In this year’s playoffs, we’ll no doubt see both the home run and the bunt. Hitting it over the fence will induce excitement and envy. The bunt? Tirades and tantrums and many a scathing blog post. And each will likely cite empirical data in the name of sound strategy. But perhaps those reactions correlate to our feelings about the home run. Perhaps our feelings toward the bunt have much deeper roots.

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Some credit Harry Wright, the player-manager of the Cincinnati Base Ball Club, with inventing the bunt in the 1860s. But like baseball itself, the bunt enjoys a folklore that often obscures accurate retelling. Even the name of the technique—bunting—has competing origins. Did it evolve from early claims that players were using their bats to butt the ball forward, or did the name derive from mocking comparisons to a tiny bird, a bunting?

Baseball researcher and author Peter Morris thinks the latter is more likely. According to his two-volume baseball encyclopedia, A Game of Inches, the bunt developed in tandem with another 19th century baseball technique: the fair-foul. At that time, baseball rules deemed any ball a fair one so long as it first struck the ground in fair territory, inside those white chalk lines we still use today. Fans of the game loved powerful swings back then, too, so less gifted players turned to ingenuity. Using their flat bats (which were legal), they swiped at pitches from odd angles to put English on the ball—like a billiard player would—and send it skirting into foul ground. If executed correctly, the result was a sure base hit. That is until infielders, especially third basemen, countered by re-positioning themselves in foul ground. Which invited another counter: bunting. Dickey Pearce, shortstop for the Brooklyn Atlantics, perfected the fair-foul in the late 1860s, though he always opted for a rounded bat. He’s also the more likely pioneer of the bunt.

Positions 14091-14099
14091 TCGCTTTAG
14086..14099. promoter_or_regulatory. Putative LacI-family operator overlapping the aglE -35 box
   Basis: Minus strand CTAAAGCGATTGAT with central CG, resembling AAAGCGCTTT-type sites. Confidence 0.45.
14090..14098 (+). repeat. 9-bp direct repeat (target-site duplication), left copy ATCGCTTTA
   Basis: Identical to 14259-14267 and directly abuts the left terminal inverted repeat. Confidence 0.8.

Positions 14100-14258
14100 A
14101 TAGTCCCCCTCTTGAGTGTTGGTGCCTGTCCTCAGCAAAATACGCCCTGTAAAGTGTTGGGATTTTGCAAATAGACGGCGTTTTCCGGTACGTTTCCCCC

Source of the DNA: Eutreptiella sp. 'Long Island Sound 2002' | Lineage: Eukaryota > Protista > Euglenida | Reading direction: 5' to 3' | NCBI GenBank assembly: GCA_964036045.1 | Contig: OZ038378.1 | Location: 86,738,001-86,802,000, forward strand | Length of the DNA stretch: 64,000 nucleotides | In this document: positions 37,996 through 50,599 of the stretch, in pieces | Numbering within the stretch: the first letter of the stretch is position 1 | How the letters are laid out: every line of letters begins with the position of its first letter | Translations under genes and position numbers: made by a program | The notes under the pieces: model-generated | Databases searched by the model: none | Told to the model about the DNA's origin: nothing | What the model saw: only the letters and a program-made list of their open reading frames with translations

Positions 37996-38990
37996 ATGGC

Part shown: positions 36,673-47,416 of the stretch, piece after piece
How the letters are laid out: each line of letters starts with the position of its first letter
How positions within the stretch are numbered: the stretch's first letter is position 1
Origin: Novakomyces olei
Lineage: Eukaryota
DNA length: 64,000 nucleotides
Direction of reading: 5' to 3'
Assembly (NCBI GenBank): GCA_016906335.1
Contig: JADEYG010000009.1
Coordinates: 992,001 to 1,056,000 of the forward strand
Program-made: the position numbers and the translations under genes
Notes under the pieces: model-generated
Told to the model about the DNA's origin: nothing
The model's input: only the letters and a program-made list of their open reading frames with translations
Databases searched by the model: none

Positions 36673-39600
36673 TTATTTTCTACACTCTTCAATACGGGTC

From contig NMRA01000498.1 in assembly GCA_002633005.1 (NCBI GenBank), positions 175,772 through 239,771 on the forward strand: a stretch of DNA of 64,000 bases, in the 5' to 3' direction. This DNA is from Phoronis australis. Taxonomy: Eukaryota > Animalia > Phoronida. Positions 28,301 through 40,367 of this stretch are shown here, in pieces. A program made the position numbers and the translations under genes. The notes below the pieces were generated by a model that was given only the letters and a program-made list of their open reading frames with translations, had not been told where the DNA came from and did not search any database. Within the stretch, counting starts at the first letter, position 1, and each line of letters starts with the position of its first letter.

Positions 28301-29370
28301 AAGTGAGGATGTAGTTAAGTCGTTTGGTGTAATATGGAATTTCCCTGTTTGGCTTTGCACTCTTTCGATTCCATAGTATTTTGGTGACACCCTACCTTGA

Pearce’s success caught the attention of fans and reporters, and their reactions were mixed. In 1873 The Boston Globe called bunting “the black game,” an acknowledgment of one’s “weakness at the bat,” and a few years later the Detroit Free Press called it a “babyish performance.” A reporter for the Brooklyn Eagle disagreed. Fans did sneer, that account confessed, but “[t]he object of the batsman is to reach first base, and if by any style of hitting he can send the ball fairly to the field, and in such a way that it cannot be … fielded to first base in time to put him out, he earns his base by skilful, scientific hitting. The real baby hits are those which give easy chances for [outs].”  Players took notice, too, and the bunt’s use in games soared.

Few, however, had mastered the skill like Pearce. Many began using the technique for a different purpose, one that galvanized its critics: to foul off a pitcher’s best offerings until, frustrated and physically spent, the pitcher threw outside the strike zone four times—a walk. The bunt and the walks it induced were changing the way the game was played.